Self-exclusion service Gamstop has urged gamblers to self-exclude themselves during the COVID-19 lockdown.
The organisation has urged players who stuck at home and worried about to do so in a bid to crackdown on excessive gambling and prevent any gambling-related harm from developing.
Gamstop’s plea comes shortly after the Gambling Related Harm All Party Parliamentary Group suggested that the currently enforced lockdown could result in an increased amount of problem gamblers.
Reports have confirmed that over 130,000 people have registered with Gamstop since it first launched in 2018 and around 73% of those users have chosen to self-exclude themselves for five years.
Since the COVID-19 lockdown was initiated last month, Gamstop has reportedly experienced a spike in calls from registered users looking to lift their ban before their selected exclusion period has ended so they can gamble again.
Fiona Palmer, the Chief Executive of Gamstop said in a statement: “We are concerned that, at a time when so many people are being forced to stay at home during the coronavirus, vulnerable consumers who may have an issue with their gambling might be tempted to spend money they do not have on online gambling.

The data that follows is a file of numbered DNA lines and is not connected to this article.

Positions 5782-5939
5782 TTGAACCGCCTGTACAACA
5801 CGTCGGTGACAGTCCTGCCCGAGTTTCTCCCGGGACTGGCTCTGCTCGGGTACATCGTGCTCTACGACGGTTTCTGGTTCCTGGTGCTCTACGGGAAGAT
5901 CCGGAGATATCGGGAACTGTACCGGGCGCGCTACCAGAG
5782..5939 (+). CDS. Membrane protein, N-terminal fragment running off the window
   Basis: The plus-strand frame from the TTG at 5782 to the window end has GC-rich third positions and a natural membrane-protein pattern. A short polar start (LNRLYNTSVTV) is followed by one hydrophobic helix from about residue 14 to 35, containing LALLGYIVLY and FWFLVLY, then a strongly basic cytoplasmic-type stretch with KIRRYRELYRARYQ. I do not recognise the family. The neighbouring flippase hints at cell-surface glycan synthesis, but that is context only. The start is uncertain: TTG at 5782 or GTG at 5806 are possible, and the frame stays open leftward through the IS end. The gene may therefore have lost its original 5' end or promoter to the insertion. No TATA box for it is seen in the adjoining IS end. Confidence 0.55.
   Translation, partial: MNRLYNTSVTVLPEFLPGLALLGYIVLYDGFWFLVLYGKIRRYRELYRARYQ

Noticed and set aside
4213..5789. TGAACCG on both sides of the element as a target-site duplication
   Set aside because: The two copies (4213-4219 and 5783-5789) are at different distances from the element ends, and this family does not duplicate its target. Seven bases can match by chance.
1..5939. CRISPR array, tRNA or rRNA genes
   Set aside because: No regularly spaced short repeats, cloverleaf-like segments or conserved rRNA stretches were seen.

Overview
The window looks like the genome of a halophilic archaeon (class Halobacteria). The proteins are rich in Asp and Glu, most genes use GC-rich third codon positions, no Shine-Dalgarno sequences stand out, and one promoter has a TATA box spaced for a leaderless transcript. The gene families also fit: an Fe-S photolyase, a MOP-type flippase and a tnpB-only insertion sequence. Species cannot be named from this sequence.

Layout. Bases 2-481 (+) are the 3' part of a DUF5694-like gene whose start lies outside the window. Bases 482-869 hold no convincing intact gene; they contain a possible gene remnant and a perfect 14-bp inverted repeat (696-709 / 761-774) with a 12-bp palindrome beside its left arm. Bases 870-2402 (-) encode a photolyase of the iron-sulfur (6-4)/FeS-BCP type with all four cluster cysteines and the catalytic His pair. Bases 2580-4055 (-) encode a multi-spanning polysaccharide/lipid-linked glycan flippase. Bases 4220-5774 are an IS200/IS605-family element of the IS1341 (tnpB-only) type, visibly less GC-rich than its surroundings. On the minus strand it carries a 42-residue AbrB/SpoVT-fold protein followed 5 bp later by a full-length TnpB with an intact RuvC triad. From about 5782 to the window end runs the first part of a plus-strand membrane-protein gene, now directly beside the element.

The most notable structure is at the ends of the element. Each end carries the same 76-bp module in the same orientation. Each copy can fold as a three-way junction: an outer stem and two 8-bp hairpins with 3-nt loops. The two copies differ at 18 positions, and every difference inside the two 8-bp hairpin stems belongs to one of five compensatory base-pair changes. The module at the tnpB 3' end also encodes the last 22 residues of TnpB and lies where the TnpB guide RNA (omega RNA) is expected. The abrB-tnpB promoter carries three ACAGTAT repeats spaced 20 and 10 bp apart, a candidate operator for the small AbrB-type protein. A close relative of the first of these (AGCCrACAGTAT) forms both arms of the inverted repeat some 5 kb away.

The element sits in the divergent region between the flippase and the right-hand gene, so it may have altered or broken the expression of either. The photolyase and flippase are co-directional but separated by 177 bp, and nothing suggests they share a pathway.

“We want to make them aware that Gamstop provides a free, simple and secure solution for anyone who wants to take a break from online gambling. People generally come to us when they realise that excluding themselves from all online gambling is the first step they need to take to provide the necessary breathing space to tackle their issues with gambling.”
She added: “Self-exclusion is just one tool in a suite of services; we work closely with charities such as GamCare, who offer specialist treatment, as well as with banks who provide financial blocking options to their customers and with providers of device blocking software. Our focus is to help people take that first step and register with Gamstop rather than putting it off whilst the country is in lockdown.”
Gamstop’s plea comes as the UK Gambling Commission announced a series of new measures which will affect how casino games are played in the UK and how gambling advertising is regulated across the nation.
What’s more, the measures will also include new restrictions on VIP schemes, requiring customers to be over the age of 25 to join a loyalty scheme and having needed to have passed affordability and verification checks.